The ceremonies in the abbey had a great symbolic value. The sovereign made it clear that he had received his authority from God and the abbey secured its privileged position. The Joyous Entries were celebrated with exceptional pomp. The scenario was more or less always the same.
The sovereign spent the night before the ceremony in the abbot’s castle in Zwijnaarde. In the morning, he made his way together with his cavalcade to the St Peter’s village. There, he was greeted by the highest clerics of the city. They accompanied him to St Peter’s Abbey where they were awaited by the abbot and his monks. Together, they attended a solemn mass in the abbey church. After the mass, the abbot girded the sword of justice from the Count of Flanders on the sovereign. The sovereign took an oath and they left the church. The day ended with a banquet in the abbey.
Between sovereign and city
The monks farmed the land to provide for their daily needs. St Peter’s Abbey possessed and exploited domains and entire villages even as far as in England. Moreover, it played a major part in Flemish cultivation, which converted woods, meadows, and marshes into fertile farmland in the twelfth and thirteen centuries. This way, a lot of abbeys acquired a huge patrimony of immovable goods. Donations from benefactors who wanted to absolve their defiled souls only served to increase that wealth.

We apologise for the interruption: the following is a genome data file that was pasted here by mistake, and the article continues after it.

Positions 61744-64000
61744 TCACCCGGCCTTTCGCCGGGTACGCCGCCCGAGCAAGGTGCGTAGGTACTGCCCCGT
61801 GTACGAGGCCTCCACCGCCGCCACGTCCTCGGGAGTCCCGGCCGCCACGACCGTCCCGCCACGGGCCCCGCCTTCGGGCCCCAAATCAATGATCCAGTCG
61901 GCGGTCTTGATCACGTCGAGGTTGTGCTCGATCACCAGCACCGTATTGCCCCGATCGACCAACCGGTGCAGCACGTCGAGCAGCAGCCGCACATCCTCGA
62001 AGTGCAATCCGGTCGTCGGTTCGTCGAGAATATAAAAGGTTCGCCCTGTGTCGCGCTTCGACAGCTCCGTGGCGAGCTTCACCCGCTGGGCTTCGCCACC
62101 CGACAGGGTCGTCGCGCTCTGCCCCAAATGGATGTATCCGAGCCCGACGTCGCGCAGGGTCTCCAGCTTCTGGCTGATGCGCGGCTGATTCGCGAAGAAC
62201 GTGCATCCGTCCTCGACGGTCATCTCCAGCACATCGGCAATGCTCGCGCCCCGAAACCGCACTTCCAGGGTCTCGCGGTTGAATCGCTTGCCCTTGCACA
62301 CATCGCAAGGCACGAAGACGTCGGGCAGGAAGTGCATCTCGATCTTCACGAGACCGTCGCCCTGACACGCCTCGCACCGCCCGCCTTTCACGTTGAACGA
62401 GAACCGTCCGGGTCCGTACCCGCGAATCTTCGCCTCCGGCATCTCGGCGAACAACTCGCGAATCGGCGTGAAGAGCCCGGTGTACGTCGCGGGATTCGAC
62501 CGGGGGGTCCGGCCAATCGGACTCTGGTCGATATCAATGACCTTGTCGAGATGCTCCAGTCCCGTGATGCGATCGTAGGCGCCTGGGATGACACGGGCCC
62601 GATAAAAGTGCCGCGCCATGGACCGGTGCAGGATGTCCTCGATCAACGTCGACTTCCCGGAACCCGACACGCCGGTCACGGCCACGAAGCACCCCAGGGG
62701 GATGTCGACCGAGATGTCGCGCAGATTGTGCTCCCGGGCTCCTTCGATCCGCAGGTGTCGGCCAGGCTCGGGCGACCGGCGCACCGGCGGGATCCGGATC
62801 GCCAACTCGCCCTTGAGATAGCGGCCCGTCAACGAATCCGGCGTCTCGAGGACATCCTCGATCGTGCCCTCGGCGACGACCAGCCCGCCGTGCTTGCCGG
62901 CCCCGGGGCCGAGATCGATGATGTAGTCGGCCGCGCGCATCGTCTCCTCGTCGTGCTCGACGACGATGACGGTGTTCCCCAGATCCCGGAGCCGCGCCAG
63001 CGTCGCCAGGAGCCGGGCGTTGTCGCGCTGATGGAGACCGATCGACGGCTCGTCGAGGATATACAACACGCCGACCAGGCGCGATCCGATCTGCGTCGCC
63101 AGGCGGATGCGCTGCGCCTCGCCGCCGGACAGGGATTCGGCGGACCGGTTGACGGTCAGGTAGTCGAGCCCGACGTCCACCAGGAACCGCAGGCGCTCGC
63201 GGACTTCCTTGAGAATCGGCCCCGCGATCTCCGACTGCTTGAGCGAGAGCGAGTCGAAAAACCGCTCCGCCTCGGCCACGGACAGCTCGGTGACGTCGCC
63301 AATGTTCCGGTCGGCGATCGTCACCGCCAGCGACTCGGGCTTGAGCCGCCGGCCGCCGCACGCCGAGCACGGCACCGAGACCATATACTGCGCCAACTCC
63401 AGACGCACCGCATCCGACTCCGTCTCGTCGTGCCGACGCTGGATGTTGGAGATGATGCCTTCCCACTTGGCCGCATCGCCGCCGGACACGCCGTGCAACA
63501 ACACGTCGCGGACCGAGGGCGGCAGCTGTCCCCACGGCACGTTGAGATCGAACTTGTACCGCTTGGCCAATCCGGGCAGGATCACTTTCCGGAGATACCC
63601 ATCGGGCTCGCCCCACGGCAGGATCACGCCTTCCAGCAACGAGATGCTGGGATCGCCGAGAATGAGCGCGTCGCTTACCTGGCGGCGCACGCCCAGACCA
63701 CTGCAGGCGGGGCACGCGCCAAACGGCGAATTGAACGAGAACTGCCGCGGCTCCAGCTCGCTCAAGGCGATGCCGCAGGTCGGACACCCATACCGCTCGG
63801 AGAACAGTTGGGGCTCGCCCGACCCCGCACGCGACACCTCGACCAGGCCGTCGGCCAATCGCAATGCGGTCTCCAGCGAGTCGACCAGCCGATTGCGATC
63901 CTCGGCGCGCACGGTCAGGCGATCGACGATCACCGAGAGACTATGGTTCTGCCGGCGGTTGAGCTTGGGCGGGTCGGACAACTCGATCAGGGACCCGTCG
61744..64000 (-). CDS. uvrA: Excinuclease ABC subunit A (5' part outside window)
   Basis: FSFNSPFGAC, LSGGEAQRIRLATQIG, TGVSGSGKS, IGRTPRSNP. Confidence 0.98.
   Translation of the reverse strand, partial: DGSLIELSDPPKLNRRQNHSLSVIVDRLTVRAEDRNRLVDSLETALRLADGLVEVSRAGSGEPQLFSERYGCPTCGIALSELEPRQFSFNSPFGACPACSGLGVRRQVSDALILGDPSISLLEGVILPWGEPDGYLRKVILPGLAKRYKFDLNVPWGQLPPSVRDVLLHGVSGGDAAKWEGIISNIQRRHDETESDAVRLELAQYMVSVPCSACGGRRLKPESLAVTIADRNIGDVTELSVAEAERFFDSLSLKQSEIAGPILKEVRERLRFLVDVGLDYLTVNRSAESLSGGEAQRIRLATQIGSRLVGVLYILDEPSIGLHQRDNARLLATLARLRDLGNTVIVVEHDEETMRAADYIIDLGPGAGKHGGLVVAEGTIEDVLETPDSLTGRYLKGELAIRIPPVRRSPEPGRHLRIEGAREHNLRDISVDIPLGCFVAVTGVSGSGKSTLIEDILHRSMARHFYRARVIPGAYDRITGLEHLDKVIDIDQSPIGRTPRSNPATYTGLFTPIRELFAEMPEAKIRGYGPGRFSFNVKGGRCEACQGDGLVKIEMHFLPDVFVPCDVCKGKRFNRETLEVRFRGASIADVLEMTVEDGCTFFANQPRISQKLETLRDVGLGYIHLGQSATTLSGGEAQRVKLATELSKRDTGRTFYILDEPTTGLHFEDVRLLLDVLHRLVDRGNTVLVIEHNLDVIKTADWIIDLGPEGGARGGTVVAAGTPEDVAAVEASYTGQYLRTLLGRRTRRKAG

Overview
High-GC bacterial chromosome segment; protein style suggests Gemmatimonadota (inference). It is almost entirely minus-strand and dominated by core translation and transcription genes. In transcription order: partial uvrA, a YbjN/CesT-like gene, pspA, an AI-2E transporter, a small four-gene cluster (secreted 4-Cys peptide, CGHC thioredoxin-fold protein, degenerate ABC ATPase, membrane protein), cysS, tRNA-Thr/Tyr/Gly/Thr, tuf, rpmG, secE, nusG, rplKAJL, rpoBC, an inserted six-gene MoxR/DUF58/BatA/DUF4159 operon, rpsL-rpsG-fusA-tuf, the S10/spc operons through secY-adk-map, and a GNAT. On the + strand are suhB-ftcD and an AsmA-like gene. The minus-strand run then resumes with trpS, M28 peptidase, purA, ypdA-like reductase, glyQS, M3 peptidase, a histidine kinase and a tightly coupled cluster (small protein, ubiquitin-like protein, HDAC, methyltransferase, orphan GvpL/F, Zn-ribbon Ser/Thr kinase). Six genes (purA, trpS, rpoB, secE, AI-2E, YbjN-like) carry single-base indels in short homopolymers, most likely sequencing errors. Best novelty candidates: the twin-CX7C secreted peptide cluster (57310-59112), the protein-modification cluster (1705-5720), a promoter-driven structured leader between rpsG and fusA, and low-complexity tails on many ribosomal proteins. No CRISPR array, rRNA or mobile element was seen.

Until the thirteenth century, St Peter’s Abbey played a key role in economic life. After that, it fell upon hard times. Unwise purchases and loans, famines, and an ambitious building policy brought the abbey to the verge of bankruptcy. Moreover, the Benedictines were now having less impact on society. New mendicant orders such as the Dominicans and Franciscans took over their mantle. Their active preaching and lifestyle had more feel for the challenges of an urbanising society.
The abbey became more and more the sovereign’s plaything. By appointing his minions as abbots, he acquired a decisive say in the allocation of taxes. As a result, the Ghent abbeys got themselves into trouble on more than one occasion during the city’s many conflicts with the landlord.
Purges and destructions